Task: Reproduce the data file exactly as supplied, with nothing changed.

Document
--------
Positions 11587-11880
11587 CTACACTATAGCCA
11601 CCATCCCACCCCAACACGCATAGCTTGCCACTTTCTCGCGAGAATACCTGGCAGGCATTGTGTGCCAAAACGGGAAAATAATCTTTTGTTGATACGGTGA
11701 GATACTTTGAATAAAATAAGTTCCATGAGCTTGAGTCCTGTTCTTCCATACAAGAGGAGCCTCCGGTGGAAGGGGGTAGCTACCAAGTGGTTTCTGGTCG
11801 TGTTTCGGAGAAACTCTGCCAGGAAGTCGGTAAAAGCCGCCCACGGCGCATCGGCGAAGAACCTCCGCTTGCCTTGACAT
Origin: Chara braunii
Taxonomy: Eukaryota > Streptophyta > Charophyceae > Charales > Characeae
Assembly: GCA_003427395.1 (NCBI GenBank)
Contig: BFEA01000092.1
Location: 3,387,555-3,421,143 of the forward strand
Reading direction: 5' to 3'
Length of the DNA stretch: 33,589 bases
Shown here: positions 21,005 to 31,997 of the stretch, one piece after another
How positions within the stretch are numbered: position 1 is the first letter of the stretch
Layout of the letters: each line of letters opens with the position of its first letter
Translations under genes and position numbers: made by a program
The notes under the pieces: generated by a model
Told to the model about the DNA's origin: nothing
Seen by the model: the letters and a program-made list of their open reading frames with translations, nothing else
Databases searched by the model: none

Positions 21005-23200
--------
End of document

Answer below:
Positions 11587-11880
11587 CTACACTATAGCCA
11601 CCATCCCACCCCAACACGCATAGCTTGCCACTTTCTCGCGAGAATACCTGGCAGGCATTGTGTGCCAAAACGGGAAAATAATCTTTTGTTGATACGGTGA
11701 GATACTTTGAATAAAATAAGTTCCATGAGCTTGAGTCCTGTTCTTCCATACAAGAGGAGCCTCCGGTGGAAGGGGGTAGCTACCAAGTGGTTTCTGGTCG
11801 TGTTTCGGAGAAACTCTGCCAGGAAGTCGGTAAAAGCCGCCCACGGCGCATCGGCGAAGAACCTCCGCTTGCCTTGACAT
Origin: Chara braunii
Taxonomy: Eukaryota > Streptophyta > Charophyceae > Charales > Characeae
Assembly: GCA_003427395.1 (NCBI GenBank)
Contig: BFEA01000092.1
Location: 3,387,555-3,421,143 of the forward strand
Reading direction: 5' to 3'
Length of the DNA stretch: 33,589 bases
Shown here: positions 21,005 to 31,997 of the stretch, one piece after another
How positions within the stretch are numbered: position 1 is the first letter of the stretch
Layout of the letters: each line of letters opens with the position of its first letter
Translations under genes and position numbers: made by a program
The notes under the pieces: generated by a model
Told to the model about the DNA's origin: nothing
Seen by the model: the letters and a program-made list of their open reading frames with translations, nothing else
Databases searched by the model: none

Positions 21005-23200